Cut-up pieces of raw butternut squash

Two food processing companies, Pero Family Farms and Lancaster Foods issued voluntary recalls on a wide range of butternut squash products because they could be contaminated with Listeria monocytogenes, the Food and Drug Administration announced Tuesday.

There are no reports of illnesses.

Dozens of products are part of the recall and include items such as packaged cubed butternut squash, butternut squash spirals, butternut squash lasagna noodles, and a vegetable “rice” blend containing butternut squash.

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Recalled items from Pero Family Farms Food were shipped to stores in Alabama, Florida, Georgia, Louisiana, Maine, Missouri, New York, Ohio, Texas, and Virginia. The packages list “use by” dates that range from Jan. 13 through Jan. 22. (See a full list of products and their package codes.)  

Butternut squash products recalled from Lancaster Foods were distributed to stores in Connecticut, Maryland, Massachusetts, New Hampshire, New Jersey, New York, North Carolina, Pennsylvania, Rhode Island, Vermont, Virginia, and Washington D.C. These packages are marked with “use by” dates from Jan. 2 through Jan. 20. (See a full list of products and their package codes.)

The FDA did not provide a list of retailers that carry products from either company. 

Both companies received whole butternut squash from a Pennsylvania produce supplier, Race-West in Clark Summit, Harris Cutler, CEO of Race-West, told Consumer Reports. Each company then processed the squash into its own products.  

Race-West was notified by Lancaster Foods that the squash could be contaminated, Cutler says, then Race-West let Pero Family Farms know of the potential problem. According to Cutler, the butternut squash was grown by Brightly Farms in Hamlin, N.Y. Brightly Farms, Lancaster, and Pero did not immediately respond to CR’s request for comment.

“Brightly Farms has cooperated with us during this event, and the situation is still being investigated,” Cutler says.

Companies involved in the butternut squash recall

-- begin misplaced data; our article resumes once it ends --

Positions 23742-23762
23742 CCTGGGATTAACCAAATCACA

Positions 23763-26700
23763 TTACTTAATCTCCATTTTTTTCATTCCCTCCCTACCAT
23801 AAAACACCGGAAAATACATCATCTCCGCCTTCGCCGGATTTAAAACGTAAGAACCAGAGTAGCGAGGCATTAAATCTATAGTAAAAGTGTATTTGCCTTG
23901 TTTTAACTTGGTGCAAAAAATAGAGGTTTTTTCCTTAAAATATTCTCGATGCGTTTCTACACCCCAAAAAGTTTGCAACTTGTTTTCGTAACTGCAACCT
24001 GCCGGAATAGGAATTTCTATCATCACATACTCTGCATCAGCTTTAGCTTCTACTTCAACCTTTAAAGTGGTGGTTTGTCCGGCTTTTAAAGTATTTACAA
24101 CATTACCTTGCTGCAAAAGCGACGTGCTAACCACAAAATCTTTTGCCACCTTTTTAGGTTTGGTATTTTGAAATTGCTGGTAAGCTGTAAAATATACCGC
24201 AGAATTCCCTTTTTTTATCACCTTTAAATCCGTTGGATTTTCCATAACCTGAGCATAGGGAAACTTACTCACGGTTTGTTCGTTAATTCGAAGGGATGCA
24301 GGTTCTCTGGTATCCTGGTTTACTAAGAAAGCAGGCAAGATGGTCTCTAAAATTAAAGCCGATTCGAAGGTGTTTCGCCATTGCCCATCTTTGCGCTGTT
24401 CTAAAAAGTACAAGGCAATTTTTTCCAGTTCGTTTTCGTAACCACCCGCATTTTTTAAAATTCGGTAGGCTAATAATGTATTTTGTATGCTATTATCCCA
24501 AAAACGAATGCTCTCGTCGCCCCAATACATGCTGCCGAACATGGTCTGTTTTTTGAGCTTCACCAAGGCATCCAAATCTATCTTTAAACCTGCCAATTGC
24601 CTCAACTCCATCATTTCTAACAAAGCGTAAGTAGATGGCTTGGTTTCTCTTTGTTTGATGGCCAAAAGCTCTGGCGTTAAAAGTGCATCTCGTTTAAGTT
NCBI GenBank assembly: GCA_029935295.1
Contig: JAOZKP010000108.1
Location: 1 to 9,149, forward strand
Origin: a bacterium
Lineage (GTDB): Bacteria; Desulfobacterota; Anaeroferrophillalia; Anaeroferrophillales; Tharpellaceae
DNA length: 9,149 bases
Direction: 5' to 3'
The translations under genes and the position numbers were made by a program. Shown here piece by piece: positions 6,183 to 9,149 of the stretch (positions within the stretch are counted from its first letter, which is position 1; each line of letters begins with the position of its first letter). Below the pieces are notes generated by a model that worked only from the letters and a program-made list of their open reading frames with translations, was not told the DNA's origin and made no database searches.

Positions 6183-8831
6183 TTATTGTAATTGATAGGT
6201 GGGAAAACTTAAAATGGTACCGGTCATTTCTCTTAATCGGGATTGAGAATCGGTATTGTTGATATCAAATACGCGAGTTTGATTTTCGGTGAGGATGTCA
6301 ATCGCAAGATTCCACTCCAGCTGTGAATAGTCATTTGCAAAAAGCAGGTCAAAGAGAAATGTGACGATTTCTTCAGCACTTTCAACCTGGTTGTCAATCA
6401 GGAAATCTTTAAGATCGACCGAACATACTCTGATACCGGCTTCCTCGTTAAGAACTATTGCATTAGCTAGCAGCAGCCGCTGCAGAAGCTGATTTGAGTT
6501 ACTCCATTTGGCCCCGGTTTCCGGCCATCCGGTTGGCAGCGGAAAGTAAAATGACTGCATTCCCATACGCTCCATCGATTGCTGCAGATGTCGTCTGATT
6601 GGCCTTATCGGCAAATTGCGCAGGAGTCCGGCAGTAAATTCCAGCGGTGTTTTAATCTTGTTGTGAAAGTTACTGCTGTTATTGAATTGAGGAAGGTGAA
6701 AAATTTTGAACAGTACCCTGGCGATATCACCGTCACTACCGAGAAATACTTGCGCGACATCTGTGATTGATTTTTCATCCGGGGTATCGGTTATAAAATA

Two examples of recalled butternut squash products.

The Risks of Listeria

Listeria monocytogenes is a type of bacteria that can cause fever, diarrhea, and muscle aches, and, if it spreads to the nervous system, headache, stiff neck, confusion, loss of balance, and convulsions, according to the Centers for Disease Control and Prevention. Listeria can cause fatal infections in young children, older people, or people with weakened immune systems. In pregnant women, listeria can lead to miscarriages or life-threatening infections in newborns.

Cooking to 165° F can kill listeria, but you shouldn’t take the chance with a product that is suspected or known to be contaminated with the bacteria. And if you have had any of these butternut squash products in your refrigerator, give the fridge a thorough cleaning.

“Listeria can survive for a long time on surfaces, and unlike most other bacteria, it can continue to grow at refrigerated temperatures,” says Sana Mujahid, PhD, manager of food safety research and testing at Consumer Reports. “If there is lingering listeria in your fridge, other foods could get contaminated.”

The Details

Product recalled: Multiple processed butternut squash products from Pero Family Farms (see list here) and Lancaster Foods (see list here).

The problem: The butternut squash may be contaminated with Listeria monocytogenes.

The fix: Return the butternut squash to the store where it was purchased for a full refund or toss it into the trash.

How to contact the company: Consumers with questions can call Lancaster Foods at 410-799-0010, ext. 1530, or Pero Family Farms Food at 561-498-5771, ext. 2107. Both companies can be reached from 8 a.m. to 5 p.m. ET, Monday through Friday.